Chemistry at grade C or above. Alternatively, AS level chemistry and biology/human biology at grade C or above, where chemistry has not been taken to A2.
An upper second-class honours degree in any subject, in your first degree.
We expect graduate students to have developed effective study and academic skills which will enable you to complete an accelerated medical programme. This includes the ability to think critically.
Every graduate, whether with an arts or science degree, brings a unique set of knowledge, skills and understanding to the programme.
For example, graduates with science, arts and humanities degrees will share their knowledge and understanding in the discussion of an individual patient's experience of illness from a range of different but equally valuable perspectives.
All graduates on the BM4 and BM5 programmes are selected on the basis that they will have sufficient science knowledge and understanding to cope with their studies, and the science requirements are identical.
Non-academic entry requirements
In addition to academic entry requirements, you will be assessed against our non-academic criteria.
Applicants must be able to show they:
– Are self-motivated and resilient
– Have reflected on, and learnt from, life experiences (this may include, work experience, paid employment and personal experiences both in and outside health and social care settings)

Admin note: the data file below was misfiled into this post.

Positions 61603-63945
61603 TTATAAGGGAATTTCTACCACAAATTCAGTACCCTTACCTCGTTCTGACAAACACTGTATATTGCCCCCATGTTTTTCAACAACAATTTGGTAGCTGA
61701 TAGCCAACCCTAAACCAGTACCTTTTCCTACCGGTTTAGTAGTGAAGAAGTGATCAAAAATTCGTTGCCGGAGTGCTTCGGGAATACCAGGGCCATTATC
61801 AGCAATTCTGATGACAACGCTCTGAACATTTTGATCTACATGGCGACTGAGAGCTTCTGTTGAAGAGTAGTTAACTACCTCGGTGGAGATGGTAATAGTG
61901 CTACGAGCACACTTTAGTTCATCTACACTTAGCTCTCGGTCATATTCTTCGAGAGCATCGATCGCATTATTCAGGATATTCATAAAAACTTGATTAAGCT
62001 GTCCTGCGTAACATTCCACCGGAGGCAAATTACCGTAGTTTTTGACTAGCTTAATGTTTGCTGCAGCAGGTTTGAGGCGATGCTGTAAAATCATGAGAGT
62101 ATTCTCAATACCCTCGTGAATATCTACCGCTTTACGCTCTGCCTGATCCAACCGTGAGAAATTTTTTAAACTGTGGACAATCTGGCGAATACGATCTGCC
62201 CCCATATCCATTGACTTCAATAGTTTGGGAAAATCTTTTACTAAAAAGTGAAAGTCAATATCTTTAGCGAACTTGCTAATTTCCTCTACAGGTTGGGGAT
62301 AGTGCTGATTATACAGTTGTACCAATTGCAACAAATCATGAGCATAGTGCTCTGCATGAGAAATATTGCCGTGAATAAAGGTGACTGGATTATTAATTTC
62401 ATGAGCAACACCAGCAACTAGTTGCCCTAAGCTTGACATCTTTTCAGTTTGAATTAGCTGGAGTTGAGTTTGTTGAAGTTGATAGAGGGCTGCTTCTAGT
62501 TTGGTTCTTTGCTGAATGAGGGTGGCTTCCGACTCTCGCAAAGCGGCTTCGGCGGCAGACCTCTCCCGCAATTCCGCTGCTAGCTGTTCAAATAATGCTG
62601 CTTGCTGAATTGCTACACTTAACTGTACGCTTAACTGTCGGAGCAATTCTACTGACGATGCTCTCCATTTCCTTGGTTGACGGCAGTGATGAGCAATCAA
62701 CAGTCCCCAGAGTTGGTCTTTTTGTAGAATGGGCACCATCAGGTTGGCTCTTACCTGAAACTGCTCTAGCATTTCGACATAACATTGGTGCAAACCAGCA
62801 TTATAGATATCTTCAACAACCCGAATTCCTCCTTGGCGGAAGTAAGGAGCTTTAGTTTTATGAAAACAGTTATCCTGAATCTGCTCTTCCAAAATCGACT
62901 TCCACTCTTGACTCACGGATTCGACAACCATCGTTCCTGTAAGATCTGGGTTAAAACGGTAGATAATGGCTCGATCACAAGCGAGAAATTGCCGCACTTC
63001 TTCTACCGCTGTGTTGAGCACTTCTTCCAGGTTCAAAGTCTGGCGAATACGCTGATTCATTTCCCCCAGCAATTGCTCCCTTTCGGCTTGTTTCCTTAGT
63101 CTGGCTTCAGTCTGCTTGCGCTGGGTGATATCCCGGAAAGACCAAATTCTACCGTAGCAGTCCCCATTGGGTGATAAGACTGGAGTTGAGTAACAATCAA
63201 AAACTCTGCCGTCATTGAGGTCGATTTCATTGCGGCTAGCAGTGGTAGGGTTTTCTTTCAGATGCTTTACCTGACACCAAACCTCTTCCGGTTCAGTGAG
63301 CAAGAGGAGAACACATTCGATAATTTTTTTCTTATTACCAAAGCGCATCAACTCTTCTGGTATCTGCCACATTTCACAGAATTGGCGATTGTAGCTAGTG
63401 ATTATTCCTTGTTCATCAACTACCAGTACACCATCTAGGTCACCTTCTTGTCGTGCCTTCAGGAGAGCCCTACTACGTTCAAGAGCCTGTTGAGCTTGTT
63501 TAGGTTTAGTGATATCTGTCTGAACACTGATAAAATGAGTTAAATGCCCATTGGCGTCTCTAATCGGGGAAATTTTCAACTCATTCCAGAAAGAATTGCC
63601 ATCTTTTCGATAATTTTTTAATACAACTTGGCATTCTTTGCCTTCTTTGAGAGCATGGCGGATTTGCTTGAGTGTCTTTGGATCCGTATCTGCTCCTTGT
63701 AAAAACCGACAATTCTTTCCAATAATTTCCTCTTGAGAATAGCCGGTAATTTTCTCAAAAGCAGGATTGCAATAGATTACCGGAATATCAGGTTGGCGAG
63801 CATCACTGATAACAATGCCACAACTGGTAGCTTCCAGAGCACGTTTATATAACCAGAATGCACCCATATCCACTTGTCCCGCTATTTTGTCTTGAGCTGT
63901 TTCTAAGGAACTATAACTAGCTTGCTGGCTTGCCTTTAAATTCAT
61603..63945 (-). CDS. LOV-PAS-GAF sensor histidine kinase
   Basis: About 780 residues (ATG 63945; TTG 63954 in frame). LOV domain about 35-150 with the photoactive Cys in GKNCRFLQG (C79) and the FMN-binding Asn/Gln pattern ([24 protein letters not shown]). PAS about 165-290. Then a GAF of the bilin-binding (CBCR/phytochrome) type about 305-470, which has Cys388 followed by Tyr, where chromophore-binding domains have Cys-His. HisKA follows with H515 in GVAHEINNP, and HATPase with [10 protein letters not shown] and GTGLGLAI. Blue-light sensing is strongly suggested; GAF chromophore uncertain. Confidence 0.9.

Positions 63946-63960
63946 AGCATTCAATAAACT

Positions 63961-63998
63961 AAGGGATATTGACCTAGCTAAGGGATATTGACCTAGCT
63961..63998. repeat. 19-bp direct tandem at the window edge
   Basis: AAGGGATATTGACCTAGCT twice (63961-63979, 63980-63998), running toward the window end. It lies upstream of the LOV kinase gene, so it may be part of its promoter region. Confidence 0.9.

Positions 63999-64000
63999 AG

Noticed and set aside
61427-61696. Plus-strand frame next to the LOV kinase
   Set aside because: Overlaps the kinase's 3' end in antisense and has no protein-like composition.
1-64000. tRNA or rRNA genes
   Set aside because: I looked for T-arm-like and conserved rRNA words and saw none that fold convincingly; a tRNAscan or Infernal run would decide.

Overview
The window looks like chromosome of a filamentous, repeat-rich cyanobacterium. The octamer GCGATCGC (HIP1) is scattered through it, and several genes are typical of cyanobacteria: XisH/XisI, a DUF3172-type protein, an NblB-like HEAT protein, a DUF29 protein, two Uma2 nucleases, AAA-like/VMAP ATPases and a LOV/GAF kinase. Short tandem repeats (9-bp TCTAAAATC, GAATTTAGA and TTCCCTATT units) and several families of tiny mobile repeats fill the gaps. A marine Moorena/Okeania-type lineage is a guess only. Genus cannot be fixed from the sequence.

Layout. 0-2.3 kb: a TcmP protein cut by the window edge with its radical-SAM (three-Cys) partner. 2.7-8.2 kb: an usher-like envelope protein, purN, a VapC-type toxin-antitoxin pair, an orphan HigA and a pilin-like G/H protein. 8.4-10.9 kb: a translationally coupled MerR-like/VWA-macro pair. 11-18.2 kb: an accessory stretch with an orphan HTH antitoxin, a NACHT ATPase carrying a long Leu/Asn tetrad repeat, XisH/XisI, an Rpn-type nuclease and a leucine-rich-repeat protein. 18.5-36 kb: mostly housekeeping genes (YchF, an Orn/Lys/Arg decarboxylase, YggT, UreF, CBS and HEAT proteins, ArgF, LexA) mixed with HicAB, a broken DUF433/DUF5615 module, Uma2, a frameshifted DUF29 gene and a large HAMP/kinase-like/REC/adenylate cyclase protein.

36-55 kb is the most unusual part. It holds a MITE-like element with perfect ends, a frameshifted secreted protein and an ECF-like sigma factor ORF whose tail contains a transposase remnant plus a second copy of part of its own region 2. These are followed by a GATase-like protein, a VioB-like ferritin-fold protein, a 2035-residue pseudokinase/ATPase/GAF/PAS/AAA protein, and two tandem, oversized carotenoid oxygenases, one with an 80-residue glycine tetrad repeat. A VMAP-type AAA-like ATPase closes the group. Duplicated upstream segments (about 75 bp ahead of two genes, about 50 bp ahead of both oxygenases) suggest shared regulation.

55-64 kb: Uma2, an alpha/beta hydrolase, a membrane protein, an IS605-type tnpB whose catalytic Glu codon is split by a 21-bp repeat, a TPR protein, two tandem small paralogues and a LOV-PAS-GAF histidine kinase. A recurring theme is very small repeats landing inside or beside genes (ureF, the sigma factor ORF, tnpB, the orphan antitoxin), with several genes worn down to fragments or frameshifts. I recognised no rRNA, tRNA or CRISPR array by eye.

– Can communicate effectively
– Are able to interact successfully with others
– Can demonstrate an understanding of the values of the NHS constitution
UK Clinical Aptitude Test (UKCAT)
Applicants are ranked by UKCAT score and a certain number are invited to a Selection Day, provided they meet our academic criteria.
Please note that the UKCAT score of those applicants attending a Selection Day varies year on year and as such it is not possible to give applicants an indication of the score that is required to attend a Selection Day.
For further information on the UKCAT please visit our UKCAT page.
EU applicants are expected to fulfil the same academic and non-academic criteria as home applicants, and you can do so through a wide range of qualifications.
If you are an EU applicant and English is not your first language, you should offer one of the University of Southampton's recognised tests in English language.
For further information please visit our Entry Requirements page.
UK NARIC can also provide more information on qualifications.
International applicants are not eligible to apply for this programme.
Please visit our How to Apply page for details of our Selection Process.
Typical course content
You will study on the programme over four years full-time which leads to a qualification that will allow you to gain provisional registration as a medical practitioner with the GMC.
Learn a language
Some of our courses also give you the option of taking a language module, which can count towards your degree. These modules cover ten languages and range from absolute beginner to near-native speaker level.
The first two years are made up of four university semesters (30 weeks) with three additional weeks in year two for a full-time clinical attachment and an ethics and law course. Years three and four occupy 44 and 40 weeks respectively.
The curriculum is made up of core material and other areas where you have some choice over what you study. These are called Student Selected Units (SSUs) and appear in years two, three and four.
Learning and teaching
Default Learning and Teaching content